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Sizzling Stories for Closet Chefs

By Melanie Moffett
In Bayou Pages
Jul 24th, 2015
0 Comments
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reviews by Michael DeVault

Since humans first discovered fire cooked food, there have been stories about cooks. In Melville’s Moby-Dick, Fleece is taken to task for his kitchen skills. The classic Grapes of Wrath finds Ma frequently over a pot, preparing food with love. Non-fiction books aren’t immune to the primal draw of the kitchen, either. Frances Mayes famously chronicled her burgeoning love of cooking in Under the Tuscan Sun, and Elizabeth Gilbert turned a near-breakdown into an ode to food and spiritual discovery in Eat Pray Love. Visit a bookstore, and it can seem like there are as many foodie books as there are dishes to try. Browse a few titles, and it’s hard not to notice how quickly good foods ignite strong passions. These three best-selling food memoirs each track a different aspect of the foodie culture, as told through the eyes of their authors, each of whom is an amateur when they enter in the food world and who grow to adore food and discover the passion of life along the way.

Heat: An Amateur’s Adventures as Kitchen Slave, Line Cook, Pasta-Maker, and Apprentice to a Dante-Quoting Butcher in Tuscany
By Bill Buford

Born in Baton Rouge, raised in California, Bill Buford is a well-respected journalist and author. When he decided he wanted to learn to cook, Buford went about it the hard way—by signing on to be a “kitchen slave,” working for free prepping vegetables on the line of Babbo, the New York restaurant of the dementedly demanding Mario Batali. Recounting several years of his journey from green to gourmand, Buford details the hellish hours, stifling heat, and near-debilitating injuries that came with his drive to become a master chef. Working with Batali sets Buford on a path through Tuscany and France, where he spends weeks in the kitchens of the same chefs who shaped the career of one of the world’s greatest kitchen maestros.

At times brusque and at others endearing, Heat provides an inside look into the lives of those special people who dedicate their lives to perfecting a good marinara. With a journalist’s eye and a storyteller’s flair, Buford captures the chef’s journey and gives readers a peek inside his journey.

Service Included: Four-Star Secrets of an Eavesdropping Waiter
By Phoebe Damrosch

If you’ve ever wondered what that waiter is thinking about the customer carping from that table in the corner, look no further than Phoebe Damrosch’s Service Included: Four-Star Secrets of an Eavesdropping Waiter. The story begins when Damrosch takes a job at Per Se, the post-9/11 New York creation of French Laundry’s Thomas Keller. Suddenly thrust into a world where dinner for four routinely tops $20,000, Damrosch takes readers behind the scenes as she navigates the complex politics of a service comprise establishment. “Crumbers” work for a comfortable salary, while “captains”—those individuals who speak with the customers directly—earn salaries that sometimes rival Wall Street brokers. Damrosch not only provides a look behind the curtain, she also details the quest for the “best bone marrow in New York,” which she pairs with a series of perfect wines selected by her master-sommelier boyfriend Andre Mack.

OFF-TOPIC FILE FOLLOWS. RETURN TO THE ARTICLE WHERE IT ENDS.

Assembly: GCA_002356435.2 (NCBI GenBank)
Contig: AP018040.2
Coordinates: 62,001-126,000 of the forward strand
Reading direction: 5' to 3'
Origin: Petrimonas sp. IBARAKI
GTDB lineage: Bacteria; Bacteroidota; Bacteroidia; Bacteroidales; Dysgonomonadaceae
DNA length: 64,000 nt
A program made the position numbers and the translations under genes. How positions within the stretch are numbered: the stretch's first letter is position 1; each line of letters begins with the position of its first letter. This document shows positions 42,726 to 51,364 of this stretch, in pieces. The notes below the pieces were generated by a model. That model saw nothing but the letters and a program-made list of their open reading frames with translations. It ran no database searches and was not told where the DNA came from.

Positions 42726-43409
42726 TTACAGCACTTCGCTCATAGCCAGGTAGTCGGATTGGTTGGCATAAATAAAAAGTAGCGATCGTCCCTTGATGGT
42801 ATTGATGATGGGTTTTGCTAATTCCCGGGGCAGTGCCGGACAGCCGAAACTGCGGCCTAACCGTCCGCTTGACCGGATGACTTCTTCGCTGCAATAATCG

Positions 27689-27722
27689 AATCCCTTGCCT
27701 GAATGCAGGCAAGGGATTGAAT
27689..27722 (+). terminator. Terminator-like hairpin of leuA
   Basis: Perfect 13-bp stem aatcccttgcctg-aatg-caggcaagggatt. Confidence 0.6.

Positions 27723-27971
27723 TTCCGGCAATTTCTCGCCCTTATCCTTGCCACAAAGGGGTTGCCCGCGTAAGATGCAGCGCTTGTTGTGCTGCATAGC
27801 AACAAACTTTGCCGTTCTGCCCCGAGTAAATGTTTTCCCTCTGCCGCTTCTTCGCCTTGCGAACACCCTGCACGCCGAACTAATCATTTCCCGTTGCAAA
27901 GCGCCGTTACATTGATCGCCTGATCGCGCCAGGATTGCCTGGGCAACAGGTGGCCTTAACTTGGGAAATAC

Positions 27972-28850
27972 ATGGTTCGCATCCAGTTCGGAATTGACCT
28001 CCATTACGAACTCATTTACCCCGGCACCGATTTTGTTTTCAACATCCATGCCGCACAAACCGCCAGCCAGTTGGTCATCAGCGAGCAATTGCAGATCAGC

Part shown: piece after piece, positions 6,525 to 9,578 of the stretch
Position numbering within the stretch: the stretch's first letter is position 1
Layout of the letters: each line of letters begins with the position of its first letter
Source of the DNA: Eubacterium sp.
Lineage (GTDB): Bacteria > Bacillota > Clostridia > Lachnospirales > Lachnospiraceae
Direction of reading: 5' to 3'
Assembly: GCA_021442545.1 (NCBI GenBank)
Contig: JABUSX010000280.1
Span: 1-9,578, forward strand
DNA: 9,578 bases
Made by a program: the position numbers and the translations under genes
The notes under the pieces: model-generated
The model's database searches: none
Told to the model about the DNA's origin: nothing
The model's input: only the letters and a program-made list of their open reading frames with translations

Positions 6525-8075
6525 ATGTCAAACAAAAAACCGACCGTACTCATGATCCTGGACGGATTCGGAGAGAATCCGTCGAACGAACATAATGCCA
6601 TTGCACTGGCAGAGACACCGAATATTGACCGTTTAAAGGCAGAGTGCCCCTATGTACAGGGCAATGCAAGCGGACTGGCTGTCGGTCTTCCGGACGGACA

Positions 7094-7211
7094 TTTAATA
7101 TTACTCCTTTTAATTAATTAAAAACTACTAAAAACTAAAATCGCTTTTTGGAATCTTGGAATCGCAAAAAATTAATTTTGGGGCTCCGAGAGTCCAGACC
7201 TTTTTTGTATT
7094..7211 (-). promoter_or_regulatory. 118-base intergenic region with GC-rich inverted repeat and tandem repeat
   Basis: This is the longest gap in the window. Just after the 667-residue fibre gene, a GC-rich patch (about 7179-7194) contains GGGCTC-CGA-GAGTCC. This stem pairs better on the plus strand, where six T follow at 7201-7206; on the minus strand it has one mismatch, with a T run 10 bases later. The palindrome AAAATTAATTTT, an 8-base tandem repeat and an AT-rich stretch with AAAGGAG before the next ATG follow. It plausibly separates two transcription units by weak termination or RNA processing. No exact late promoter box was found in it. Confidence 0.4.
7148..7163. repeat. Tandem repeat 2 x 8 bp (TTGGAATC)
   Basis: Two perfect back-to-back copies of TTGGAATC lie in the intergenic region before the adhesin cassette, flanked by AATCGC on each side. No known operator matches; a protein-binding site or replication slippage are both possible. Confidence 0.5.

In the world where all meals are sold Service Included, Damrosch must determine how far she’s willing to go to commit to life in the three-star restaurant, where the commitment demanded by Keller and crew is topped only by her own dogged pursuit of perfection.

The Raw and the Cooked: Adventures of a Roving Gourmand
By Jim Harrison

Jim Harrison is not a name often associated with gourmet meals, with readers instead familiar with his long string of critically acclaimed volumes of poetry and his novellas, such as Legends of the Fall and Revenge. Yet, within just a couple of pages of The Raw and the Cooked, readers begin to understand Jim Harrison, the man, as he prepares a gourmet burger fit for royalty…and proceeds to feed it to his ailing dog. At times brutally frank (there’s an extended discussion about how men should and should not behave during intercourse) and at others tender (the dog doesn’t do so well in the end), The Raw and the Cooked provides one of the most honest, transparent and ultimately heart-felt examinations of the life of a writer.

At his isolated home Livingston, MT, Harrison hosts some of the world’s preeminent literary, cultural and political minds. All the while plying them with the best wines, the best spirits and the best foods. By the end of this book, readers will know that it’s Harrison, and not his food, that’s The Raw and the Cooked.